The Enchantress’s Garden From “The Snow Queen”: Permanent Paradise or Enchanted Distraction?

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a winter scene looking across a frosty heathHaving just sampled the field of memorable and inspired renditions, I simply couldn’t let January pass by without sharing another example from the Golden Age of children’s book illustration, populated by figures such as Randolph Caldecott and Kate Greenaway, George Cruikshank and John Tenniel, or the unforgettable Kay Nielsen . . . who happens to share the name of what main character?

You surely know the answer to that by now!

So what have we here? It’s the riverside house and garden of the Enchantress or Good Witch from Andersen’s story, rendered in the sumptuously Art Nouveau, post-Beardsley style of Harry Clarke.

This episode in the story is not unlike many other examples from literature that might come to mind, such as the respite of Odysseus on the island of Ogygia where the nymph Calypso comforts him. It’s a place the hero or heroine can’t remain due to destiny, an escape from reality rather than a pleasant haven suitable for permanent stay. (Remember where the word paradise comes from.)

Gerda meets the Enchantress in an elaborate black-and-white scene illustrated by Harry Clarke (1916)
“How did you manage to come on the great rolling river?”
Gerda meets the Enchantress in “The Snow Queen”
illustration by Harry Clarke to Fairy Tales by Hans Andersen (1916), page 144a

“Detailed” and “decadent” can hardly begin to describe what we see . . . but it is a “fantastic” rendition in the sense that it is “filled with fantasy,” isn’t it? Not every garden design aspires to such a result, but since midwinter is a time of orchid shows and home & garden shows, fantasy suits the season.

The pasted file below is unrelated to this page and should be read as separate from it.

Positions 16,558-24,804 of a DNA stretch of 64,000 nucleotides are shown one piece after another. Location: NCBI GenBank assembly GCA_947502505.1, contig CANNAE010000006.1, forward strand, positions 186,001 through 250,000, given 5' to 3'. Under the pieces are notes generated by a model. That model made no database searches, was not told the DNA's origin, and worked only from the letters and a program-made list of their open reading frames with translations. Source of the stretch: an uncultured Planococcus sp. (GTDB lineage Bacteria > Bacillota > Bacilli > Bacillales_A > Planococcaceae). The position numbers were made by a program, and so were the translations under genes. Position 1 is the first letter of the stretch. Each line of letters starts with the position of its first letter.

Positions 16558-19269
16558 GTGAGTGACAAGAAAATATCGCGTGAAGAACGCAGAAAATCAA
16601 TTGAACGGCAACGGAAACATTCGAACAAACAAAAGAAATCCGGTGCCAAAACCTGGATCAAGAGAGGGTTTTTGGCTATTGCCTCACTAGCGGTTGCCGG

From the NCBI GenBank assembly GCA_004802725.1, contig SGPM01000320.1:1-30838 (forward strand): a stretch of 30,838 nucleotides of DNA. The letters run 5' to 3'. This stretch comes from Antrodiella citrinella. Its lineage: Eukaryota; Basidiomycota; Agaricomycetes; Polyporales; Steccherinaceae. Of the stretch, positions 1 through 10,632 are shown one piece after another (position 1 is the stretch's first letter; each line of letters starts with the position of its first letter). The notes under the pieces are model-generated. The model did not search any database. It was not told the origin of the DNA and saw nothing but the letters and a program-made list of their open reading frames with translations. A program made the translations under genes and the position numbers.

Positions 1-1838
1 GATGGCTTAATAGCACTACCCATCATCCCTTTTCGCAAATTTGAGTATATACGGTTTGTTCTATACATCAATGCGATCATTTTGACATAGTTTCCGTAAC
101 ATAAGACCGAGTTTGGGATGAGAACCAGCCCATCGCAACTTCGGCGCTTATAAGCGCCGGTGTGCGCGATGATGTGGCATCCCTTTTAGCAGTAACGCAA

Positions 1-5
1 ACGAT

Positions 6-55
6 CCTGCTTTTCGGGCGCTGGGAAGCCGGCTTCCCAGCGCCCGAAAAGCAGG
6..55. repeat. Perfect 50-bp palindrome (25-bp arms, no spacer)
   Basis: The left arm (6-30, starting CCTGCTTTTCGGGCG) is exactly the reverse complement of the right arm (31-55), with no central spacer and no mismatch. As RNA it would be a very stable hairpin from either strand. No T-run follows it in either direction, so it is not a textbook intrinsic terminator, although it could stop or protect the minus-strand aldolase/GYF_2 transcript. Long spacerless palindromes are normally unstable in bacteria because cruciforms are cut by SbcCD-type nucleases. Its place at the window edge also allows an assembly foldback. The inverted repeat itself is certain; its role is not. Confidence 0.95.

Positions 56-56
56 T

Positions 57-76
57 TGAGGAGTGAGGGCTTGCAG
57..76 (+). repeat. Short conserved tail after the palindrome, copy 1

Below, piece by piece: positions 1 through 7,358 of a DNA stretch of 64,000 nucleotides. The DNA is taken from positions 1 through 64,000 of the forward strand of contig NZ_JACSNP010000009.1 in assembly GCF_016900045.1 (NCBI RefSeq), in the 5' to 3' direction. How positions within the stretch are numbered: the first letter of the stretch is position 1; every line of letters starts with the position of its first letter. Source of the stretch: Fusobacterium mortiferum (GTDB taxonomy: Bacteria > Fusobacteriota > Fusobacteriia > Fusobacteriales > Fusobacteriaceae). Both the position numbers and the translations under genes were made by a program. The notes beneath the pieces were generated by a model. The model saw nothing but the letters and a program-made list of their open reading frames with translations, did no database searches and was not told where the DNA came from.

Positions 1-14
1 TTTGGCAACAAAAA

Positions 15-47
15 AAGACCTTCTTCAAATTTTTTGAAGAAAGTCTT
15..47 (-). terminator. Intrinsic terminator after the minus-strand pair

If you just landed here, make sure you don’t miss artistic renditions of “The Snow Queen” by two contemporary Americans, Randall Tobin and Kenji Bunch, but if you’d like to own a copy of the story–in its absolutely winning translation by Jean Hersholt–might I suggest the contemporary and oh-so-graphic one illustrated by Sanna Annukka?

I’ll send us out of January with one more glimpse from that “Golden Age,” this scene from 1897, coming from Henry Ford–not the automobile guy, but Henry J. Ford, the British illustrator.

The Snow Queen Appears in a black-and-white illustration by Henry J. Ford from the Pink Fairy Book (1897)

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